1. “13In Him you also trusted, after you heard the word of truth, the gospel of your salvation; in whom also, having believed, you were sealed with the Holy Spirit of promise,

          14whofn is the guarantee of our inheritance until the redemption of the purchased possession, to the praise of His glory.”

          (Ephesians 1:13,14,NKHV,The Bible )

  3. CCT,

    I think it’s difficult to interpret it any other way except that it’s a cause of salvation if we’re just strictly going by the words we’re reading. “He who does the will of my father in heaven will enter” The entrance into heaven is predicated by the act of doing the father’s will. It does not seem to say or suggest based on the words we’re reading here to paraphrase you, “one’s doing the will of the father is the effect of a genuine salvation”. Do you think that would have been phrased more specifically if that were the case? I think at the very least, it’s not as specifically worded of that particular interpretation as it could be.

    As far as the verses you quoted mentioning the indwelling of the Holy Spirit, I have an alternative view on that topic to where those verses don’t dispute what I’ve concluded to be a scripturally accurate position. I may write on that in a future blog post, but for now I’ll just leave it at that since that would take us off topic. But even with my alternative Holy Spirit indwelling view notwithstanding, I think you might be doing the same thing that you implored of me to make sure I’m not doing in your first response to my response to you. You’re focusing on certain verses that appear to support your position, and in doing that I think you’re focusing on only one part of the story, and not acknowledging all of the story, since we both know that all verses in scripture are right (2 Tim 3:16). This was why I said in my last response to you that your position still has to explain why other verses say one is saved, if you hold fast to the word, if you continue in the faith, and also a verse that says ensure your faith. I think it’s an important thing that people of the once saved always saved position need to acknowledge. Now I don’t bring up those verses to dispute the verses you’ve quoted to me. Those verses are true as well. But you have to acknowledge the other verses which I quoted to you which hold the same scripturally correct value as any verse in Scripture, and put it all together. I think in doing so it follows, Christians have a guarantee and promise of inheritance/salvation, IF, you hold fast to the word, continue in the faith, ensure your faith, work out your salvation, Jesus being salvation to all those who obey Him, with no sacrifice of sins left if one deliberately keeps on sinning after receiving the knowledge of truth. That would seem to be a logical way of putting all the verses together, but if you have an alternative way of understanding this based in the words specifically stated in the verses, I’m still happy to listen.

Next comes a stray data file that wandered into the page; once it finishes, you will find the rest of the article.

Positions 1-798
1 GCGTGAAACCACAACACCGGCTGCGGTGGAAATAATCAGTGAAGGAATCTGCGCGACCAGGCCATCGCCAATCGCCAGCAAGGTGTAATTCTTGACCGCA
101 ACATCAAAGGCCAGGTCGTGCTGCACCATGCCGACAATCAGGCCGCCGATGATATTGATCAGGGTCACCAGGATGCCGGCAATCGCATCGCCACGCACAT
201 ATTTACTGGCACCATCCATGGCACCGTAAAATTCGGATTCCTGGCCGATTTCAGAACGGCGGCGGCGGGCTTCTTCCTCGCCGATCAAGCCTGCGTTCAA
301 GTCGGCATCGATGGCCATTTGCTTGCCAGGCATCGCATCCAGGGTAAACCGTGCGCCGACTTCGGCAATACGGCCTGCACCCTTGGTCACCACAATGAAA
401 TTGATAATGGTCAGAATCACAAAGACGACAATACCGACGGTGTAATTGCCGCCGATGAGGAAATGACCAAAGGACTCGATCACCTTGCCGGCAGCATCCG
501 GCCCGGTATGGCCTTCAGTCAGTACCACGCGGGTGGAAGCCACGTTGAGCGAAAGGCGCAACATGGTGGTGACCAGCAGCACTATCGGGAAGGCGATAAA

1. Hi beehopper. Thank you for your comment. It’s an interesting concept indeed, and an important one to study given the potential ramifications if the understanding I’ve presented on the issue is accurate.

      Peace to you in Christ. 🙂

  4. You conclude that we can give our Salvation away. Another way to look at this is, I think, is that those who later abandon their faith were never truly “born again” to begin with. Jesus spoke of the faith of some not taking deep root (Matt. 13: 5). Only God, of course, knows the heart. He has rescued many a lost lamb (myself included). Just my take…

    1. Hi Anna. Thanks for your comment. The reason I don’t agree with the “never truly born again” argument is because it seems there’s a clear formula of one exercising the necessary steps to become saved and then being immediately acknowledged as saved. Acts 2:41 confirms the people who did what they did to get saved were added. Acts 16:34 there’s confirmation the jailer had believed. And I imagine if I were to look at all the other instances of salvation in Acts, there would be some statement afterwards of confirmation of having fulfilled the necessary steps to become saved or a statement that at the moment they were saved. Just something different to think about. Thanks for sharing your perspective.

      Peace in Christ.